Interstate in Spring
I began this project at the request of ABC Life Literacy in 2009. I had wondered exactly how I would create an
alphabet that would work within my existing studio practice and would have its own trajectory outside of the
system I operate within, that is, galleries and collectors — paintings, photographs and drawings.
At some point I decided that this project, the alphabet, should be treated as a work of art first and then from
that find a way to solve the question of individual letters; ABC sells individual letters to its sponsors.
In the early summer of 2010 I rode my motorcycle from Toronto to Santa Monica and then up the west coast
of California through Oregon and Washington into Vancouver. From Chicago to the Santa Monica Pier, my
brother and I followed the original route 66 as much as possible, however, there are many instances where one
has to use the interstate system. I fell in love with the typography of the Interstate signage, a font developed for
this system of roads called “Interstate”. In 2010 we began using interstate for some of the larger text works,
which have been part of exhibitions and publications since 2001. It seemed logical to me to extend that
affection for this typeface as a starting point for solving the project for ABC.
The final work for the studio was a single image of the entire alphabet, a vertical work with the Z’s placed on
the bottom right. The question of the individual letters as single works is drawn from my own memory of
learning to print in primary school. Cards with individual upper and lower case letters would be circulated
through the classroom. I remember that these letters had a raised felt texture, which we would trace with our
index finger. All 26 letter cards would be circulated and then placed back around the class like a frieze. The
exercise would be repeated, all 26 letters in both cases but this time in our orange notebooks with our
oversized red printer pencils, 3 lines for a capital and 2 for a “small” letter. I think it was grade 1.
The idea that an adult would re-engage with learning, that gesture of optimism, to me it deserved a project that
had at its essence two linked themes; communication and renewal. Interstate was developed precisely for its
clarity, its ability to communicate and the imagery I imposed on this slightly adjusted version of the font is
entirely made from images of trees blooming in spring, that moment of renewal, faith, optimism.
James Lahey is a Canadian artist living in Toronto, ON where he maintains his studio. He completed his BFA at York University in 1984 with studies in Art and Architecture in Italy (1982) through a joint programme with York University, Toronto and Lowell University, Massachusetts. In 1986 he obtained a certificate from the O.M.A. in the preservation of Art and Artifacts. Upon graduation, Lahey negotiated career and vocation, including positions at The Art Gallery at Harbourfront, The Power Plant, The Art Gallery of Ontario and Bruce Mau Design all located in Ontario, Canada. Since 1998, Lahey has concentrated exclusively on his painting practice and side projects in photography and collaborative outdoor installation projects.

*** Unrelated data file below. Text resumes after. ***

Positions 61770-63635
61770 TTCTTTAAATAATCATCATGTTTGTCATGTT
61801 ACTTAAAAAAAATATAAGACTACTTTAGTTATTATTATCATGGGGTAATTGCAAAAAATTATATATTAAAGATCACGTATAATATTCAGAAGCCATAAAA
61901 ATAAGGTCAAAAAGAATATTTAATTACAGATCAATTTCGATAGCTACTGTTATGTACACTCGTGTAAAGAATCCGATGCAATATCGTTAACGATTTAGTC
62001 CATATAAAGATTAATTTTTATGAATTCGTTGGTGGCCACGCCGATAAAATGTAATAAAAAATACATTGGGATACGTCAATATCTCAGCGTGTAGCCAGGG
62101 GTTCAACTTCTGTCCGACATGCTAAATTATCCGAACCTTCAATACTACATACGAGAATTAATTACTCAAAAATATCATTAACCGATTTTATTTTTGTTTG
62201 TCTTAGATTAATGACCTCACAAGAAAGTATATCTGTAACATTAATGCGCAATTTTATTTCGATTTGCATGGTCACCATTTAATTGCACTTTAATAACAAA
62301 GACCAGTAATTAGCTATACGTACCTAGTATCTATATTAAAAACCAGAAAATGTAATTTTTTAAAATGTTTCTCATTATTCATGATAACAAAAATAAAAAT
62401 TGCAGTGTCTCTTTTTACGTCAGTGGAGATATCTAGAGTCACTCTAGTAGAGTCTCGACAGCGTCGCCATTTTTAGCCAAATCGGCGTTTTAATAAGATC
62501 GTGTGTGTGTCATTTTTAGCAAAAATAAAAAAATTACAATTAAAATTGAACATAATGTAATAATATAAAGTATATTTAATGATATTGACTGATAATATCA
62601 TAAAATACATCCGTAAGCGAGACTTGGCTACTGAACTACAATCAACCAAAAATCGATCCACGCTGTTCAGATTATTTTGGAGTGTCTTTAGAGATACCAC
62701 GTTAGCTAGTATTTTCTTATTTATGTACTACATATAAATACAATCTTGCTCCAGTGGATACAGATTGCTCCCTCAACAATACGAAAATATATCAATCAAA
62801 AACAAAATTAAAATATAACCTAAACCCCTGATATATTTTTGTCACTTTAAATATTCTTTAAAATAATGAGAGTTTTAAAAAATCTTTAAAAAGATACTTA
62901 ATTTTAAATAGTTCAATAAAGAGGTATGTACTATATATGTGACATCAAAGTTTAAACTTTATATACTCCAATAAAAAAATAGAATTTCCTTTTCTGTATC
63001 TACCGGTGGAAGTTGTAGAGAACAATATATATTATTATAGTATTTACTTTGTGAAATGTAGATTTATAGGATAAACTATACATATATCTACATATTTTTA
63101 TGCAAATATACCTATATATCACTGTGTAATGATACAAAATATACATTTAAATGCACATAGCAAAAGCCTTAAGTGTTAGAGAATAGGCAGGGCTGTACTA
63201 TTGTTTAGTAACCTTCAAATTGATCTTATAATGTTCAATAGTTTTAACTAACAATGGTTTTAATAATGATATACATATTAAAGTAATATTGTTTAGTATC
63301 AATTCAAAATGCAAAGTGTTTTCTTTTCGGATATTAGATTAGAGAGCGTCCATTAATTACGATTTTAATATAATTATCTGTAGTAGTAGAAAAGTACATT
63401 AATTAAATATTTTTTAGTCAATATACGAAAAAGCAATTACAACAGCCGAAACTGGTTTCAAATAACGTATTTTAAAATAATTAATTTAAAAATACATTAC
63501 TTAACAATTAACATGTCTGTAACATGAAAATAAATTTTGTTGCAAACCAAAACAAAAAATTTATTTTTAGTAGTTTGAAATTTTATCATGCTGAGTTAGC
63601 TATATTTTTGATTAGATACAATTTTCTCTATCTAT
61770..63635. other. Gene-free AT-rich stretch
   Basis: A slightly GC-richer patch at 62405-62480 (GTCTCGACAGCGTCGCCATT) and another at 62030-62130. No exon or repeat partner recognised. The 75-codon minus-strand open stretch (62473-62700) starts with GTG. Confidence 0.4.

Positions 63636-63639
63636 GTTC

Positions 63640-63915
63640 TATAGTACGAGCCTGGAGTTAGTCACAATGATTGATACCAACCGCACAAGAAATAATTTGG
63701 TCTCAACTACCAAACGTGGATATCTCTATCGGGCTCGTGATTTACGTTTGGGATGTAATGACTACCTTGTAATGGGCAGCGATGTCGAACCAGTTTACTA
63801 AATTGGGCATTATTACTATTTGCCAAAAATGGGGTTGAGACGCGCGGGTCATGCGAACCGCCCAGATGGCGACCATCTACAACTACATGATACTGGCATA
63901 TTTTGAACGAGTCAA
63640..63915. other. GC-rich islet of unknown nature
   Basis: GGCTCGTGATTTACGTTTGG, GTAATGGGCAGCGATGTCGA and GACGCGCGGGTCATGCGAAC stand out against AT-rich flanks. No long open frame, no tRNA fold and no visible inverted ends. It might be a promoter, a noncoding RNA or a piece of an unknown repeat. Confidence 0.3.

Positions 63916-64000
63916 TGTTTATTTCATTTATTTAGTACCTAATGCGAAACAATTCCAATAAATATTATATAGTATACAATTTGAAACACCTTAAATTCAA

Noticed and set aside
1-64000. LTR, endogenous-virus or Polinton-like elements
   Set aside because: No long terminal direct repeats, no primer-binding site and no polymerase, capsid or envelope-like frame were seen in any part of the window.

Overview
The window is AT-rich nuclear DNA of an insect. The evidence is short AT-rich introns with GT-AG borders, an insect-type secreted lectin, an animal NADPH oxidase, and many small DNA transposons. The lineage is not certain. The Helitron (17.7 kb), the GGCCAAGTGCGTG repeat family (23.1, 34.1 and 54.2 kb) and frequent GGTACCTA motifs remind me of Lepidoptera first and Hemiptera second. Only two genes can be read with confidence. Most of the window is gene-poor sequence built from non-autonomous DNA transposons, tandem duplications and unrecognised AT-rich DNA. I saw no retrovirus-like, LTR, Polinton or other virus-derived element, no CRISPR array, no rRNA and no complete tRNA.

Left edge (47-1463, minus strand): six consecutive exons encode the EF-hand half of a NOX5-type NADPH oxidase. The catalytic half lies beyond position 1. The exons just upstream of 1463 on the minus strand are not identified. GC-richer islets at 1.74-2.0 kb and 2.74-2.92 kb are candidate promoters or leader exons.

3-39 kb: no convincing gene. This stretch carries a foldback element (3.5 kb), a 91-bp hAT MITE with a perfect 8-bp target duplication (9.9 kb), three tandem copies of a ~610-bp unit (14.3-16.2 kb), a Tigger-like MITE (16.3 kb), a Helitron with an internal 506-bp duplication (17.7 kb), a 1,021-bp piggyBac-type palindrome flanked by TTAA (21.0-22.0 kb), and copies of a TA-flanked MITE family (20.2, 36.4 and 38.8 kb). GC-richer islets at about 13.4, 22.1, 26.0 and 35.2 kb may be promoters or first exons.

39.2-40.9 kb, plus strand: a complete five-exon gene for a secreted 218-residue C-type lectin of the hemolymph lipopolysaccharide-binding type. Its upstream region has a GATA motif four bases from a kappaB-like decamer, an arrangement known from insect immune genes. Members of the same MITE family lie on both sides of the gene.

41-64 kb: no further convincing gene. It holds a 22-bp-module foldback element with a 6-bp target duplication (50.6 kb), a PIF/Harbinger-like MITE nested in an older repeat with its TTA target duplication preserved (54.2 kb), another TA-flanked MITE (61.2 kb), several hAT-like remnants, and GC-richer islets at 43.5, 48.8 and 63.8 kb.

In 2001, Lahey was elected to the Royal Canadian Academy and was a Member of the Board of Directors at the Power Plant Contemporary Art Gallery in Toronto 2009 through to 2012, and a past Member of the Board of Directors for Dancemakers. Currently, James is a Member of the Acquisitions Committee for the Photography Drawings Department of the Art Gallery of Ontario, a past member of the Acquisitions Committee for Prints and Drawings at The Art Gallery of Ontario, and a current member of the Advisory Board of PEN Canada.
James Lahey is represented in galleries across Canada, in Britain and the United States where his work can be found in numerous private and public collections. In 2005, the MacLaren Museum installed his “Index” exhibition Mark Kingwell. In 2007, “Index” was installed at The University of Toronto Art Centre. In 2008 James opened one person shows in New York and London where “your imperfect history” was published in conjunction with the exhibition by Flowers U.K. His project, “Guido’s Rhombus” opened at Museum London in the fall of 2009. A catalogue co-written by Ihor Holubizky, Curator of Contemporary Art at Museum London and Dennis Reid, Chief Curator at the Art Gallery of Ontario accompanied the exhibition. In 2011, “Eight Days” opened at the Nicholas Metivier Gallery, Toronto ON. A publication produced in collaboration with Toronto writer and poet Lynn Crosbie accompanied that exhibition. James’ most recent exhibition “Photographs” took place in spring 2013 with a foreword to the exhibition provided by photography artist, Ed Burtynsky.
In 2015, Lahey’s large-scale public project, “Spring”, a collaboration with Concord Adex, was completed. The project’s initial parameters included selected glazing on the tower, the exterior of the roof top mechanical room and a pedestrian walkway, which required the installation of windscreens. The glazing installations start at ground level and continue through to the 36th floor — on the North and South sides of the building in a glass spine visible from both inside and outside the tower. “The Rooftop” project features a pixilated blossom visible from many miles away — from the 401 Highway and from the air. The pedestrian windscreens are 3 separate obelisks positioned near a central set of stairs that lead into the retail level of the tower. A secondary project was developed for the interior public areas where these same thematic concerns have been extended. There is a chromatic shift in these interior installations; while the exterior images are high chroma, the interior images are situated just next to black and white, with only a memory of colour.and published a catalogue of the same name with contributions by art writer Ihor Holubizky.